The new SARS-CoV-2 test from University of Illinois Urbana-Champaign researchers does away with lengthy thermocycling procedures

The new test uses saliva as the sample material – image not representative of prototype (Credit: Shutterstock/Girts Ragelis)

A new SARS-CoV-2 test can get results from a saliva sample in less than 30 minutes, with an accuracy rate near that of the gold standard RT PCR.

Many components of the hand-held device used in the technology can be 3D-printed, and the test can detect as little as one viral particle per one-microlitre drop of fluid.

The results of a study demonstrating the new approach, named Scalable and Portable Testing (SPOT) were published in the journal Nature Communications 

Research leader University of Illinois Urbana-Champaign chemical and biomolecular engineering professor Huimin Zhao said: “We developed a rapid, highly sensitive and accurate assay, and a portable, battery-powered device for Covid-19 testing that can be used anywhere at any time.

“Based on the data reported in the literature, the accuracy of our test is comparable to or better than other SARS-CoV-2 tests.”

Though it is still in the prototype stage, the device is estimated to cost less than $78 and the reagents and other materials needed for testing would amount to $6-$7 per test, the researchers found.

Current coronavirus testing technologies are complex, expensive, time-consuming and require bulky equipment and expert analysts, whereas the new device can be operated by anyone with minimal training who is careful when loading samples, Zhao said.


How does the new test work?

The innovation was made possible by the recent discovery in Zhao’s laboratory of a system for making artificial restriction enzymes that can be programmed to recognise and cleave specific genes in an organism’s genome.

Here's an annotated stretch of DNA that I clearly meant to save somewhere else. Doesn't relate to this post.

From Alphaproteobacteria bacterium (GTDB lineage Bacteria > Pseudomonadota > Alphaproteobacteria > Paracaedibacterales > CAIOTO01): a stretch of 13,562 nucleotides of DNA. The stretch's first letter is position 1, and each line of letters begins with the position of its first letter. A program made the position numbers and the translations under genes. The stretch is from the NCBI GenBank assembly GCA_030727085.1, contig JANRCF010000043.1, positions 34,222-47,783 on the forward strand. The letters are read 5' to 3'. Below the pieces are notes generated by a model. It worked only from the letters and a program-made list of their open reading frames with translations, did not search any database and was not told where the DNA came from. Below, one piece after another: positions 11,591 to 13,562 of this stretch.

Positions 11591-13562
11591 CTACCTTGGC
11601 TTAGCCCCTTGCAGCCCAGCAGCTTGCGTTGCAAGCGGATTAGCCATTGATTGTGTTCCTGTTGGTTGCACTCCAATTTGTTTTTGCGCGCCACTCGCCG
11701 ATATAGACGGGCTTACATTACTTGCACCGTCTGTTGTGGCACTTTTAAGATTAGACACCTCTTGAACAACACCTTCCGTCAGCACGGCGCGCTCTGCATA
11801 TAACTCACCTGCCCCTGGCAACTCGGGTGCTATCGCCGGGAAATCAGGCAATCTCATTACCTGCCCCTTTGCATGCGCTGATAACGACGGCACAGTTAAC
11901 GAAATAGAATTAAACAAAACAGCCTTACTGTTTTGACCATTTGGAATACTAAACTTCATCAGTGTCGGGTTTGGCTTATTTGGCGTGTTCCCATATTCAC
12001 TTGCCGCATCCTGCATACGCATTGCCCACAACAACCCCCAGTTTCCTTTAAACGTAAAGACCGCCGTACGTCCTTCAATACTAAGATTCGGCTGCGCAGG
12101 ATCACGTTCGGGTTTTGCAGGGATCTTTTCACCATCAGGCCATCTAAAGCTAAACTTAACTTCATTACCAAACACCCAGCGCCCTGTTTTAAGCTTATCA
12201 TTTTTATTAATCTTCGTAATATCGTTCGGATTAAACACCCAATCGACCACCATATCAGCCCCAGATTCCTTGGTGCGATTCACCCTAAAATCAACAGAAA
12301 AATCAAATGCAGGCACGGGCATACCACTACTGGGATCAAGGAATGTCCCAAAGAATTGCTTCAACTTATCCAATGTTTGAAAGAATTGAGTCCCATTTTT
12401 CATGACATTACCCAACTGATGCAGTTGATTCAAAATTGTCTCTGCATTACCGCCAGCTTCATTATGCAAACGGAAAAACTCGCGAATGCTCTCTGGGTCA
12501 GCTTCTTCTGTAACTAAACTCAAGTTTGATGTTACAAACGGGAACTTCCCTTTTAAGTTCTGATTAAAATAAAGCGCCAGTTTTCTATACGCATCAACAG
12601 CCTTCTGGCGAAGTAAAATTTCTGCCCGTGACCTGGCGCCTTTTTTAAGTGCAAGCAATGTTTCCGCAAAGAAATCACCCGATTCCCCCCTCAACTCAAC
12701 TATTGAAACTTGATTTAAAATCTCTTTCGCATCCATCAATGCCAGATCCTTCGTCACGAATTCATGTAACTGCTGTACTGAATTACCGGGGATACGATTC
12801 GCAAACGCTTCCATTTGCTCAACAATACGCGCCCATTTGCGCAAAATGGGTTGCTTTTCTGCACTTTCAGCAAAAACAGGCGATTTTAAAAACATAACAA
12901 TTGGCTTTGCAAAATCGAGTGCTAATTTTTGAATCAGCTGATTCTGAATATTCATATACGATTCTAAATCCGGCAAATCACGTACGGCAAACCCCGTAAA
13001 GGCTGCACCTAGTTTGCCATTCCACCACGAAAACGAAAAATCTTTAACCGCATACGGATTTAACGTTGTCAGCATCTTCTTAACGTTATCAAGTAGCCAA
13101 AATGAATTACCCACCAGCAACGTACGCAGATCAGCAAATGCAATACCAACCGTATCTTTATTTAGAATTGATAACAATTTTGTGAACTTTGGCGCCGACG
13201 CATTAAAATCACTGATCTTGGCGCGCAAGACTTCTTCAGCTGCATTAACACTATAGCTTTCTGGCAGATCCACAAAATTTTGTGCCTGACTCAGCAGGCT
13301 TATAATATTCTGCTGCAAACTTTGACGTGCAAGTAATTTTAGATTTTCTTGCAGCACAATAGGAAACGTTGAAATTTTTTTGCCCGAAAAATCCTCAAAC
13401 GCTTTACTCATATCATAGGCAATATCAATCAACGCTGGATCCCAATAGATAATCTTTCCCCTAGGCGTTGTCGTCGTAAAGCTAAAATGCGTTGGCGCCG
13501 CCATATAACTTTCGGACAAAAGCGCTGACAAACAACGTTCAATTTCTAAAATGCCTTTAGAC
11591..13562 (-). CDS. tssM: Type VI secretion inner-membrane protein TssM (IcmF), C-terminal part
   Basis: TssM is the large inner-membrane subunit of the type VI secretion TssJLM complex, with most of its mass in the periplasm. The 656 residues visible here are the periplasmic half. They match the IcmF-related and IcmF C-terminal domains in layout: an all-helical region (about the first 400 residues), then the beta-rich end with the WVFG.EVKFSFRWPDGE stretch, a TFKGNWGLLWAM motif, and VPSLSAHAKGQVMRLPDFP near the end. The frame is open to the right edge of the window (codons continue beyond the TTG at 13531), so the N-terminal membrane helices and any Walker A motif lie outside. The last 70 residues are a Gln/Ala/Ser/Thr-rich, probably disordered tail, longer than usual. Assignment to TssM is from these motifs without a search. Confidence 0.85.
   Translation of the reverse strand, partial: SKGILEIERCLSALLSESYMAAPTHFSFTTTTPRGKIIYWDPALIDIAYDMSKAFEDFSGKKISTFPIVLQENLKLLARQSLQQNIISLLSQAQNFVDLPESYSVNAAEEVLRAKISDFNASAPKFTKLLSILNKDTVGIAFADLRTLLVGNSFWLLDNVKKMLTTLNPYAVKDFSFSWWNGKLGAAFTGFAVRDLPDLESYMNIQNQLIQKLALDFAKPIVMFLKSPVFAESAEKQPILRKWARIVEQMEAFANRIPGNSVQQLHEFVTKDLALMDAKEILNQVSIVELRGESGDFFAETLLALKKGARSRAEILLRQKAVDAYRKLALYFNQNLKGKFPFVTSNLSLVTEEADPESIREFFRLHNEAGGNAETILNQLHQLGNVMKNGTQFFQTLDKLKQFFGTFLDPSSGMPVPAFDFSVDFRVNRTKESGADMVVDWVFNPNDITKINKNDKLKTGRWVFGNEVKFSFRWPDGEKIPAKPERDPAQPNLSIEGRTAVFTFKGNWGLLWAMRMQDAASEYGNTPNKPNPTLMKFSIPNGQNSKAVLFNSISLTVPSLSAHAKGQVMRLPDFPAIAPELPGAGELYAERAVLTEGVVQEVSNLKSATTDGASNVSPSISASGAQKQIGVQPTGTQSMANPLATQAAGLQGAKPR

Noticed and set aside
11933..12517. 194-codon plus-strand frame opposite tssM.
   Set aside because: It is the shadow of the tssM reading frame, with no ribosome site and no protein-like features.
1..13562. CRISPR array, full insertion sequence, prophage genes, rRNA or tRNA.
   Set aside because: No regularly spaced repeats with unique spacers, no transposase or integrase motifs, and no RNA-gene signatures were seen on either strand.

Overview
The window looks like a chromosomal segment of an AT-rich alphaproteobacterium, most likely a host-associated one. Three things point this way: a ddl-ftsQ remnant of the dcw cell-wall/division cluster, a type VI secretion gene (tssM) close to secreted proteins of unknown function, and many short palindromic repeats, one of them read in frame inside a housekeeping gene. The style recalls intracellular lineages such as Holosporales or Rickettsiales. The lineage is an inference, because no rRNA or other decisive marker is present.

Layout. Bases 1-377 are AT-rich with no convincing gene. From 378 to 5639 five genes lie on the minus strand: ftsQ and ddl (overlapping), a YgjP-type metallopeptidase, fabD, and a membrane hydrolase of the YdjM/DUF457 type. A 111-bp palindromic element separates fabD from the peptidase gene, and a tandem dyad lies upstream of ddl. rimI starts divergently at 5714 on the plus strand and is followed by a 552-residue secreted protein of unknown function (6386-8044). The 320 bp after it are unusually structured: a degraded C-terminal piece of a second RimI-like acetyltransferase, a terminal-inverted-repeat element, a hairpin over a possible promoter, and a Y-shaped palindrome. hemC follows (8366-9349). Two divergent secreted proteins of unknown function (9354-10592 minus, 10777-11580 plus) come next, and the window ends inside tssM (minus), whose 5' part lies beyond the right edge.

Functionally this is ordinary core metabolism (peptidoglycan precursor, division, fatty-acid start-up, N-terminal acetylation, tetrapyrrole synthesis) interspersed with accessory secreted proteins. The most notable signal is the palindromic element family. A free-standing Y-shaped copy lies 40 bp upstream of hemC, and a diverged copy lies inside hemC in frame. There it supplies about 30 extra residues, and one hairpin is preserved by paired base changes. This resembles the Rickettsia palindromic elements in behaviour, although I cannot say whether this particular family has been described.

In the new device, these enzymes carry DNA guides that tag the viral genes of interest. The enzyme cleaves the genes, which have been tagged with a dye that fluoresces only after the genes are cut.

The resulting fluorescence signals that those genes are present, signalling a positive test result.

SPOT also does away with the thermocycling procedure of complex testing methods like RT PCR in favour of a isometric temperature approach.

The technology can also detect multiple genes per sample, which Zhao said makes it more accurate than single-gene tests, which can yield incorrect or inconclusive results.

Another advantage he touted is that it utilises saliva, which is easier to collect and less invasive than a nasal swab.


Study results show test has high accuracy for detecting SARS-CoV-2

The research team tested SPOT using 104 clinical saliva samples.

They found that it accurately identified 28 out of 30 SARS-CoV-2-positive samples and 73 of 74 negative samples.

Although more testing will be required before official numbers are given, these results would give the test a sensitivity of 93.33% and a specificity of 98.65, close to the gold standard RT PCR diagnostic, the most accurate of which tend to be close to 100% for both measures.

The researchers also tested SPOT with samples containing – or lacking – the influenza virus, the new coronavirus and three other human coronaviruses.

It accurately identified samples containing the new coronavirus, whether or not other viruses were present in the sample.

“We are interested in exploring this technology for detection of other diseases as well,” Zhao said.

“One key advantage to this technology is its multiplexing capability, so in principle, we can detect many viruses simultaneously using the same device.”